Allen came home to find that his mom had already received the school’s phone call as well. He was stung by the image of her breaking down into tears. “That’s the moment in my life where I just changed,” Allen said. “I got a better perspective that my mom was such a hard-working woman and I was just throwing it away. I realized, I have to do this for my mom, because she has done so much for me.” After adopting a new mindset, Allen began to step up his academic game. He did not end up staying back, and by his junior year of high school, he was recruited by Saint Benedict's Preparatory School in Newark, New Jersey—a highly ranked, all-boys Catholic institution known for its nationally-acclaimed soccer program. He joined the National Honors Society, and graduated with a 3.8 Grade Point Average.

Meanwhile, his soccer explorations continued to flourish. He fostered fond memories with his team at Saint Benedict's Prep, as well as with Cedar Stars Academy, where his team won one of the largest youth soccer tournaments in the United States: The Dallas Cup. “We got to play at the Toyota Stadium, and I remember we were the first team in New Jersey to win it.” Needless to say, Allen was a highly sought-after recruit by the time he reached the end of his career at Saint Benedict’s Prep.

Although none of Allen’s family members had ever attended college, he believed that he would be the first, using his mom as motivation to succeed. “My mom would say, you’re either going to college or you’re going to college,” Allen laughed. Jenny’s notion that, if you work hard, there will always be a reward, guided Allen as he navigated the college search and eventually chose Marist.  


‘MORE SO, A VERY HUMBLE PERSON’—“From the first time I talked to Allen, on the phone during the recruiting process, I could tell that he was mature beyond his years and that he was going to be able to make a successful transition to Marist both on and off the field,” said Richard Cusano, assistant coach of the Marist Men’s Soccer team. “We believe that Allen has very real potential to not only be drafted into the MLS, but to have a long, distinguished career.”Though Allen enjoyed immediate success at Marist, he recalled his relatively smaller size being the source of some difficulties early on. He reminisced on a sweet memory of one of his first games with the Red Foxes, where a player on the opposing team yelled, “Number 15, you’re small; hiit the weight room.”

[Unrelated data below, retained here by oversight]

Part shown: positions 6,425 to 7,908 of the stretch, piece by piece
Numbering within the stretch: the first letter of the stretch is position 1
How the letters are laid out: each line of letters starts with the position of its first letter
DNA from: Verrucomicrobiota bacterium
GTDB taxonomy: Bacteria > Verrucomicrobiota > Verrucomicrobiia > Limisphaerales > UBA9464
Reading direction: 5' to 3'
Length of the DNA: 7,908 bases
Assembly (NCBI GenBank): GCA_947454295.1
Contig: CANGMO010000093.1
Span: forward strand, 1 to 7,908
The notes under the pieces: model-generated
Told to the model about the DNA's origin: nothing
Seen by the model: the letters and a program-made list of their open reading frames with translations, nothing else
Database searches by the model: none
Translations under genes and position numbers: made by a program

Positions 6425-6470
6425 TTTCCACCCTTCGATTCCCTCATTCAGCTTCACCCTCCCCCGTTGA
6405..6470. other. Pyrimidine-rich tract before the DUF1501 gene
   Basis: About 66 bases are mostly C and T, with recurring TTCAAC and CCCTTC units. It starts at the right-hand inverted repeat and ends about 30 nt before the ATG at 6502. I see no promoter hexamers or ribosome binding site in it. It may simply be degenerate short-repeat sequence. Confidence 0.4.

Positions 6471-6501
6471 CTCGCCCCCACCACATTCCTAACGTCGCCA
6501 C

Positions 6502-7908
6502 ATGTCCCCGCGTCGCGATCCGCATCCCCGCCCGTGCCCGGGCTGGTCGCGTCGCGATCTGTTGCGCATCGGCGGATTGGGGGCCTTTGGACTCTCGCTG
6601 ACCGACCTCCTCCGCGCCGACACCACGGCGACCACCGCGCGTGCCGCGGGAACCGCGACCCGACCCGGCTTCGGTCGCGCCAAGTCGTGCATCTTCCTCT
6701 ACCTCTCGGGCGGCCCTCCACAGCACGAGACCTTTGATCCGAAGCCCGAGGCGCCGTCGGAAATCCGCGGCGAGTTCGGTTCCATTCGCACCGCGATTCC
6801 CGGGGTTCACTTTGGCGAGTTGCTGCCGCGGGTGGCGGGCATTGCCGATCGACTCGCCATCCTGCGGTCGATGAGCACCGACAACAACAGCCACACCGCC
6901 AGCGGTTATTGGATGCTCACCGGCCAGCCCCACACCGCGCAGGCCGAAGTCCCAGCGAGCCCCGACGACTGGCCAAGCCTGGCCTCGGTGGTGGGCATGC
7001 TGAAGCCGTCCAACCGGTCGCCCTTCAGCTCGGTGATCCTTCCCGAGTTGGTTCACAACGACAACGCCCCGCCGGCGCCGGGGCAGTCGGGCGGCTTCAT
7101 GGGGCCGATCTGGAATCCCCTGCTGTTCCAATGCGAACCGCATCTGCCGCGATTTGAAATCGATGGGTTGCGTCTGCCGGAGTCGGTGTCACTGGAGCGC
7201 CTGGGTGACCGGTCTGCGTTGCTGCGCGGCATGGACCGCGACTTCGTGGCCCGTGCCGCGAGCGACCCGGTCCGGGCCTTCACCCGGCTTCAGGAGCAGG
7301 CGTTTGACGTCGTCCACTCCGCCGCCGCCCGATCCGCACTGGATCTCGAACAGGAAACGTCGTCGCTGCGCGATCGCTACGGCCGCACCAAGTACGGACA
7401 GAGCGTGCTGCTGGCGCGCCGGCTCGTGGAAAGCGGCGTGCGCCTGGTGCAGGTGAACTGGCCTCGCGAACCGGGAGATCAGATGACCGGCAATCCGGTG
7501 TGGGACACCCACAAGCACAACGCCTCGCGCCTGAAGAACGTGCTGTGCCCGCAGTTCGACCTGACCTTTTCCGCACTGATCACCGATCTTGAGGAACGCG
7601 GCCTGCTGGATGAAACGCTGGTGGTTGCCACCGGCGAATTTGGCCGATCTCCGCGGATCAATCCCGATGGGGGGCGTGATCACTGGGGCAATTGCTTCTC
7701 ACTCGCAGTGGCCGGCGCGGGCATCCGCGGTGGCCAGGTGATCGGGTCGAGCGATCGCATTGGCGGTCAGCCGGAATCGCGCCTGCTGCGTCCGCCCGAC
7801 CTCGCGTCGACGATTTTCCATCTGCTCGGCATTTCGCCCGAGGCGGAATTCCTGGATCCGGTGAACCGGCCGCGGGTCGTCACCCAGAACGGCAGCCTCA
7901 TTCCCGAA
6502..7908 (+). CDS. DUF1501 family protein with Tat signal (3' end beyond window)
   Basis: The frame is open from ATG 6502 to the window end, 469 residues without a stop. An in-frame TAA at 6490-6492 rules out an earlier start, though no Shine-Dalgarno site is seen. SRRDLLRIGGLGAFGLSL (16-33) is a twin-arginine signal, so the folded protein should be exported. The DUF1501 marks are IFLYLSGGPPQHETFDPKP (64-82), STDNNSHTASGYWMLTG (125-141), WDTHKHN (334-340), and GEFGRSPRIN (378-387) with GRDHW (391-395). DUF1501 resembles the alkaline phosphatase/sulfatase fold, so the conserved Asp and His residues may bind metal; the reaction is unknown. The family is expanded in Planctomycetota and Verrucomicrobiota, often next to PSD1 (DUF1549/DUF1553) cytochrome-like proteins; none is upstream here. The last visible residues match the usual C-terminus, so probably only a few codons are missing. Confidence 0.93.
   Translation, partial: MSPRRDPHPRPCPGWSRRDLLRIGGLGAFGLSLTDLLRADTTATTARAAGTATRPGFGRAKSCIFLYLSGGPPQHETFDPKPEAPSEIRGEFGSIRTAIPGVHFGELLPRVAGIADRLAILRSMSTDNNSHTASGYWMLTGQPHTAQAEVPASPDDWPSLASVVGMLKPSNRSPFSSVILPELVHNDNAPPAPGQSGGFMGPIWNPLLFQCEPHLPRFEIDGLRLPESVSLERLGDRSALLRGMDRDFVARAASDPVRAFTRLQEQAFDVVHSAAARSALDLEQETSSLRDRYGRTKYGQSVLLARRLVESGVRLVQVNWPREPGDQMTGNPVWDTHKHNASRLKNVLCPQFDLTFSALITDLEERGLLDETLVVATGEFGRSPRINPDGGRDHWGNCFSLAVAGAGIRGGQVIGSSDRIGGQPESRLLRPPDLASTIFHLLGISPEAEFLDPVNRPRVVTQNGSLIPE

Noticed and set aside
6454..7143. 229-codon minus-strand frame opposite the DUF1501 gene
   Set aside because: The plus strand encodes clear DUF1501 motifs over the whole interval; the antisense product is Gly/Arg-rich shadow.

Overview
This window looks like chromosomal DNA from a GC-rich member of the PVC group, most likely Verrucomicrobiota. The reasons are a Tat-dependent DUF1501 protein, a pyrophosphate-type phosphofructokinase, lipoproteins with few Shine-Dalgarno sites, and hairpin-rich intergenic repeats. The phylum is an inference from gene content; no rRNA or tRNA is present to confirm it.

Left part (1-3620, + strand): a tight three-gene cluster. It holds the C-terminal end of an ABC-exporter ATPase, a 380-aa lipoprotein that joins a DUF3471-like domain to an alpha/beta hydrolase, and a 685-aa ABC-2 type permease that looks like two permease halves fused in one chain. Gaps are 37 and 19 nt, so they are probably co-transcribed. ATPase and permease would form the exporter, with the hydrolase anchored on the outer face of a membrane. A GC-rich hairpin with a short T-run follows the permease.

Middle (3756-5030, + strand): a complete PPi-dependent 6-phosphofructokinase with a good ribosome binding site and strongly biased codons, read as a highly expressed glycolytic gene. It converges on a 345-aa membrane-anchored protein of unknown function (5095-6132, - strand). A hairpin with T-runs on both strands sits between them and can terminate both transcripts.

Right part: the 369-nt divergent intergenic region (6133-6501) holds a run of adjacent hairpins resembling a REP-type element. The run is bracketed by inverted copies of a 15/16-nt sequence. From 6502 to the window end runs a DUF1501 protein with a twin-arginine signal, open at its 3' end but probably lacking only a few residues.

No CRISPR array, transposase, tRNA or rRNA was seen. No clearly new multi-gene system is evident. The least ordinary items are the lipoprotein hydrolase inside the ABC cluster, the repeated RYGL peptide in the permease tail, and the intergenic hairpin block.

“I scored that game and had two assists,” Allen grinned. “We won 3-2.”In his quiet confidence, skill, and work ethic, Allen quickly earned respect and admiration from his teammates. “Allen is an extremely talented soccer player, but more so he is a very humble person,” said Simon Lund Jorgensen, junior captain of the men’s soccer team. “The combination of his soccer skills and humble, hard-working personality makes him a great teammate and an asset for our team.” As Allen progresses at a rapid rate, cultivating good grades at Marist and preparing to play in a summer league for the New York Red Bulls professional soccer club, his family remains at the heart of his efforts. “Every practice I have, I think of my mom and my brothers,” he said.

Given his ambitious goals of winning a MAAC Championship with his team and eventually playing professional soccer, Allen maintains supreme focus to become the best athlete he possibly can. “Whenever I step on a field, I want to show that I am the best. Every day in practice-I want to be known for being the best one on the field that day. There’s been so many times when I realized that hard work helps you to get better,” he said. When asked what trait he believes is the most important to success, Allen did not hesitate before saying: “Perseverance.”

“It’s kind of like life,” he said in reference to The Tortoise and the Hare. “You can succeed no matter where you come from, as long as you work hard.”

“Even when times are hard, adversity doesn’t last forever. Tough times don’t last forever, but tough people do.”